The totality of your results do matter but probably not in regards to MS, i do think your high WBC with your other CSF results may actually be more pointing towards an infection or even one of the other autoimmune inflammatory conditions, it's definitely proof that something is definitely going on and your LP may even turn out to be the key......please let us know what your neuro has to say.
I spent a few more minutes looking into this. From
Establishing CSF markers that permit evaluation of the various biological processes in multiple sclerosis remains a challenge. Of all the biological processes, inflammatory markers are probably the best identified. Detection of oligoclonal immunoglobulin bands in the CSF is now established as the single most useful laboratory marker in the CSF to aid in the diagnosis of multiple sclerosis. Markers of demyelination, remyelination, neuro-axonal loss, neural repair and regeneration, and astrogliosis are only now being recognized. A good surrogate for any of these pathophysiological processes has not been defined to date.
...Presence of OCBs in the CSF is indicative of abnormally increased synthesis of intrathecal IgG. Often, but not always, this finding is associated with an elevation of IgG index and 24-hour IgG synthesis. While the latter two measures are quantitative, definition of IgG bands is a qualitative measure of the IgG produced, namely, an evaluation of the charge heterogeneity of the intrathecal immunoglobulins. Although quantitation of IgG bands can be quite readily accomplished, there is little value in this exercise as the number of bands seldom correlates with the degree of disability. Instead, it may be an indirect measure of the duration of the disease. Bands that appear seldom disappear; new bands appear over time and as the disease endures, the number of bands also increases. Although there is evidence that the number of bands seldom correlates with disability, there is some evidence to suggest that the disease is milder in band-negative patients, who comprise < 3% of all MS patients.[14–16]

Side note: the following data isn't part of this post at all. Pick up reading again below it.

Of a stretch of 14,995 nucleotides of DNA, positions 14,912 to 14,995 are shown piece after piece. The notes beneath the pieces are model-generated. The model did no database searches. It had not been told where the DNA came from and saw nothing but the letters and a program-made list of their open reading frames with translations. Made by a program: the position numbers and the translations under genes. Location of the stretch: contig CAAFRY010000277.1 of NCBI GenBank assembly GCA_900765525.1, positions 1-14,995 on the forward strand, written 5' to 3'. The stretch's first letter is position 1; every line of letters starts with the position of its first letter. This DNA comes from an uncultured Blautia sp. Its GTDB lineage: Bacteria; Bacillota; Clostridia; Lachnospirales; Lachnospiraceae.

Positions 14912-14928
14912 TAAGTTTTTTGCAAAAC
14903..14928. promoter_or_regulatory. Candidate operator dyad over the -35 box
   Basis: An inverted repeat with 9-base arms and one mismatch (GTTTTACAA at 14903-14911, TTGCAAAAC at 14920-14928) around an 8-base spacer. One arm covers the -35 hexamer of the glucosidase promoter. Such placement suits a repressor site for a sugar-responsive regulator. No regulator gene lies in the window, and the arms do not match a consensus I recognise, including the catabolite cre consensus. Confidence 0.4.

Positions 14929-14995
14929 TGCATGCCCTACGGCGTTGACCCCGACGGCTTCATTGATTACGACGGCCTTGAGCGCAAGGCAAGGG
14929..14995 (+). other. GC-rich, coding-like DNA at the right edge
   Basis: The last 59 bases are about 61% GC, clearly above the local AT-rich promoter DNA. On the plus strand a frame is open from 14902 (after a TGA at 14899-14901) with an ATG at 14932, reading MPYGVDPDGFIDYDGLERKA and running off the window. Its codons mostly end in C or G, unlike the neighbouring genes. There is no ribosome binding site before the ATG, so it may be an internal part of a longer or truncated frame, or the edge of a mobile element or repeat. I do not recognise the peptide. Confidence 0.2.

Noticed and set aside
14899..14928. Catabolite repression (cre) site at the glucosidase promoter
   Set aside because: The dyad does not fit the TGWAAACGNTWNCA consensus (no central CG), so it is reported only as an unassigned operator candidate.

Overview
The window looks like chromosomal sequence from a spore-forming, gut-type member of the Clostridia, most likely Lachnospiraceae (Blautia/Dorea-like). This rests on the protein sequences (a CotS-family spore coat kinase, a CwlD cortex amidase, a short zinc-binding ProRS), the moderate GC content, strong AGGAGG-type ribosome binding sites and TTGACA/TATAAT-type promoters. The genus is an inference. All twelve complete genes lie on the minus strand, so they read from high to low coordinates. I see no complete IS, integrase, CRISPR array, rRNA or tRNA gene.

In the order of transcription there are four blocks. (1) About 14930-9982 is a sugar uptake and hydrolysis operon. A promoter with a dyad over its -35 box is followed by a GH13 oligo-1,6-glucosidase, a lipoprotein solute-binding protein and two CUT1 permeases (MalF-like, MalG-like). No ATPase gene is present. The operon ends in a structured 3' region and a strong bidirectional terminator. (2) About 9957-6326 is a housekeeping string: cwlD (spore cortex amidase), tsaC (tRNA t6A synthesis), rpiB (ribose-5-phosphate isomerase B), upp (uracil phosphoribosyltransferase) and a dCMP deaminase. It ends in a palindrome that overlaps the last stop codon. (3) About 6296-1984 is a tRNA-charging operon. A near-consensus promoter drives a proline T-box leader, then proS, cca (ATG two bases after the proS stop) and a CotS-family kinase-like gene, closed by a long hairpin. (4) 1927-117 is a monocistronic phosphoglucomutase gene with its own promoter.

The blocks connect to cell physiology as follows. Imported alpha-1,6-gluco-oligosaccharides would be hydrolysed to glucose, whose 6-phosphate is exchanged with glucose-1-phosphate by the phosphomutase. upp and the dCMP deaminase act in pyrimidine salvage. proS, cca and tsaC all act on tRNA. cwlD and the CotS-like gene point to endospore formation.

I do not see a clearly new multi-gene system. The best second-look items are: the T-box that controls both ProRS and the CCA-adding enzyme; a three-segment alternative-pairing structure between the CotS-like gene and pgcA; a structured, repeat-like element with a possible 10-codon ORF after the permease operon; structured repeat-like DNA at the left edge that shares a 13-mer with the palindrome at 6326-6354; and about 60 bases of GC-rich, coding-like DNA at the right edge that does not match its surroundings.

From me: Note that this article does not reference any data indicating that the higher the number of o-bands unique to the cerebrospinal fluid, the more likely it is that MS is present, nor does this value correlate to degree of disability.
The following is from Quix, who unfortunately no longer posts here. Quix is an MD, a former pediatrician, whose MS forced her to cease practice. However, her invaluable contributions to this forum over 5 years or so are what drew me and many others in.They formed the basis for our wonderful Health Pages, now defunct by MedHelp edict, as are all MH Health Pages. Nevertheless, Quix's understandably-worded explanations can absolutely be relied on. Use the spyglass icon at the top to find her contributions on all MS questions.
Quix too emphasizes o-bands unique to the spinal fluid, no emphasis on greater numbers.